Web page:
Along with the word that U.S. Army Staff Sgt. Robert Bales will be formally charged with murder today for the deaths of unarmed Afghan men, women and children on March 11, was the news that the death toll had grown to 17. Until Thursday afternoon, U.S. military officials had consistently said that 16 people were killed.
As The Associated Press has reported, officials made the change without offering a public explanation for it.
The two most powerful entities in the housing market — Fannie Mae and Freddie Mac — could be on the verge of a significant change regarding foreclosures. NPR and ProPublica have learned that both firms have concluded that giving homeowners a big break on their mortgages would make good financial sense in many cases.
Thousands of people are expect to descend on the Mall in Washington, D.C., on Saturday to celebrate not believing in God. It's being called a sort of "Woodstock for Atheists," a chance for atheists to show their power in numbers and change their image.
The "Reason Rally" could attract up to 30,000 people; organizer David Silverman says it marks a coming-of-age for nonbelievers.
"We'll look back at the Reason Rally as one of the game-changing events when people started to look at atheism and look at atheists in a different light," Silverman says.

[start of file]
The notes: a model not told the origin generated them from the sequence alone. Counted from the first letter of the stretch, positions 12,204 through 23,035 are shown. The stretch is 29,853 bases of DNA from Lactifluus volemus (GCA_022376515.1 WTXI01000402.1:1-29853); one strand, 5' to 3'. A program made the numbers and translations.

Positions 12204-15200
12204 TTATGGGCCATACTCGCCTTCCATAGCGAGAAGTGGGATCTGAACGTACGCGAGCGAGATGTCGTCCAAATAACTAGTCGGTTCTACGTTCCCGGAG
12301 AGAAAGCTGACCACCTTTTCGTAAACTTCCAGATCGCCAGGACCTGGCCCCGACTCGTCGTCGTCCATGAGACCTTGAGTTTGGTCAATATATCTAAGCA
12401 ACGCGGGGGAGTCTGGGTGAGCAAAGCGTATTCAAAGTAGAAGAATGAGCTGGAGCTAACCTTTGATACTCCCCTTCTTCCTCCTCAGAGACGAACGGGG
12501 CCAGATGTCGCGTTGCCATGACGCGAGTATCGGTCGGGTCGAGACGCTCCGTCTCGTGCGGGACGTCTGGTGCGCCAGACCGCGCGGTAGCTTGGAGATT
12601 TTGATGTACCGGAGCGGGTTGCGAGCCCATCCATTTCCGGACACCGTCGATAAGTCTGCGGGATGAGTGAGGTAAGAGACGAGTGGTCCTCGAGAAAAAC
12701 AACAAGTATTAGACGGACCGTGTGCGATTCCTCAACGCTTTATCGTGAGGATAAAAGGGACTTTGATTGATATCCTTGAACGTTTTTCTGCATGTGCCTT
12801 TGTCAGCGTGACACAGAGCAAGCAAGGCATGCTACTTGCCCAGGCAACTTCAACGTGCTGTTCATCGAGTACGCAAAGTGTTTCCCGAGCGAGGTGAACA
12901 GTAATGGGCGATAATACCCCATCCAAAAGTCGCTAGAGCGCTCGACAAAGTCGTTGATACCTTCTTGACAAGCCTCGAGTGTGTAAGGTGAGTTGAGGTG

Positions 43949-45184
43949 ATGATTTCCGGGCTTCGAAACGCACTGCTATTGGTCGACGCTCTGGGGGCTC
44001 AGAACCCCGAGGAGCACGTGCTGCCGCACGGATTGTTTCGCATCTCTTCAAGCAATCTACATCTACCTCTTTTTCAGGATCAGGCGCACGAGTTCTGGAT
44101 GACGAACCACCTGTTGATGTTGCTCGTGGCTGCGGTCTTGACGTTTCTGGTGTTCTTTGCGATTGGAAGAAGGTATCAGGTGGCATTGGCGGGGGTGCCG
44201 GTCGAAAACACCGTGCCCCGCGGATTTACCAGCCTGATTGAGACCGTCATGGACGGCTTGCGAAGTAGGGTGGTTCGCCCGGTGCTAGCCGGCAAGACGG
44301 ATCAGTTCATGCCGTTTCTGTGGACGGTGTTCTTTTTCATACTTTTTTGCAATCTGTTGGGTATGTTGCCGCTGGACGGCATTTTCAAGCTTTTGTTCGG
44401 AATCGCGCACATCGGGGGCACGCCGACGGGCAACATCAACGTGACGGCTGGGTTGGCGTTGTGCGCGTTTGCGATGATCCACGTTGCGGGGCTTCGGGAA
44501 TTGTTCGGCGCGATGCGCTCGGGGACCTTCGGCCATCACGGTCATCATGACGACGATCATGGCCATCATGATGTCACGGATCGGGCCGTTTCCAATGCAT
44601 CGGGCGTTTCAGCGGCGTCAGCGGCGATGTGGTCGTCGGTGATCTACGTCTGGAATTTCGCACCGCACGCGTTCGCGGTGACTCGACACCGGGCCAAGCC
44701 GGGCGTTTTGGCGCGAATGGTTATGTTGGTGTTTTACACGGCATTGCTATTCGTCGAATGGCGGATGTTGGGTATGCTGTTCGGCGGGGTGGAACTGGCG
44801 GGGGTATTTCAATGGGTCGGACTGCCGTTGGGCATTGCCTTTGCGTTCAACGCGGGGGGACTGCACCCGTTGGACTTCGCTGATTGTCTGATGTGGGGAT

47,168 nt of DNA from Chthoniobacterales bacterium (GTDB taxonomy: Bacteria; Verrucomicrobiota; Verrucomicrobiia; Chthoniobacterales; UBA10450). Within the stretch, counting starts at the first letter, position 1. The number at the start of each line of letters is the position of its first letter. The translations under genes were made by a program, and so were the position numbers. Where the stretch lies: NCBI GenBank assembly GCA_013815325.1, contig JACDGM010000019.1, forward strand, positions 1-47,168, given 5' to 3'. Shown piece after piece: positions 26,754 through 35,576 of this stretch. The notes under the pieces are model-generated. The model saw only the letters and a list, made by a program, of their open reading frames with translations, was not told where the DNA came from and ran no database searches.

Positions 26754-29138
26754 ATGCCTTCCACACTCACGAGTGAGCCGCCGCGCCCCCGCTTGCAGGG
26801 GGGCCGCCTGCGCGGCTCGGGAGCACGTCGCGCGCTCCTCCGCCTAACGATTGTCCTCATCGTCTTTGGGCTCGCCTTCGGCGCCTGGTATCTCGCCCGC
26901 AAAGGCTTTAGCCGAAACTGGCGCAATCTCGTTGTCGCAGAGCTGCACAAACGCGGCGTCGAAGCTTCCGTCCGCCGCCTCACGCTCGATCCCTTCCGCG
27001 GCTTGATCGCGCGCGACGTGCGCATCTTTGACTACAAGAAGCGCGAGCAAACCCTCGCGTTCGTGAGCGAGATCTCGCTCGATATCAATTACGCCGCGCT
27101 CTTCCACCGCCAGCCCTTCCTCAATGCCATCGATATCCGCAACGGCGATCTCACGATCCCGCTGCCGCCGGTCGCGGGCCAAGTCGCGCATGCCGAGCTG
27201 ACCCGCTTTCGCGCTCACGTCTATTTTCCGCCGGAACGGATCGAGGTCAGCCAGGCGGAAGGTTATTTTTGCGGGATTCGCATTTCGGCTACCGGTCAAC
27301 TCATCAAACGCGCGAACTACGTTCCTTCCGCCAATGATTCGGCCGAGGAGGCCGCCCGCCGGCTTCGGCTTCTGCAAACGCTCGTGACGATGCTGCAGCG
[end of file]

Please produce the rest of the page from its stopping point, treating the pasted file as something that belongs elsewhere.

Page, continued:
And now, let's get down to the campaign trail. In the race for the Republican nomination, the scene has shifted to Louisiana which is holding its primary tomorrow. Today, all four of the remaining GOP candidates are campaigning in the state.
Most of the media focus is on Rick Santorum and Newt Gingrich. Both men have won other southern primaries, and both have been in and out of Louisiana all week long, hoping a victory there will keep their slim chances of winning the GOP nomination alive. Here's NPR's Brian Naylor.
Thousands of Portuguese workers walked off the job yesterday. They were protesting austerity measures tied to the country's $100 billion bailout from the European Union and International Monetary Fund.
Let's go to Lisbon now. Lauren Frayer reports that among protesters a sense of despair and confusion are more prevalent than anger.
It's MORNING EDITION from NPR News. I'm David Greene. Good morning.
Mohamed Mehra, the self-confessed gunman who terrorized the French city of Toulouse, was killed yesterday in a shootout with French police. Authorities had hoped to bring him in alive, to find out what drove him to commit the attacks that left seven dead, including three children at a Jewish school. Now, France is left to wonder whether its intelligence services missed signs that could've prevented the tragedy. NPR's Eleanor Beardsley sends this report.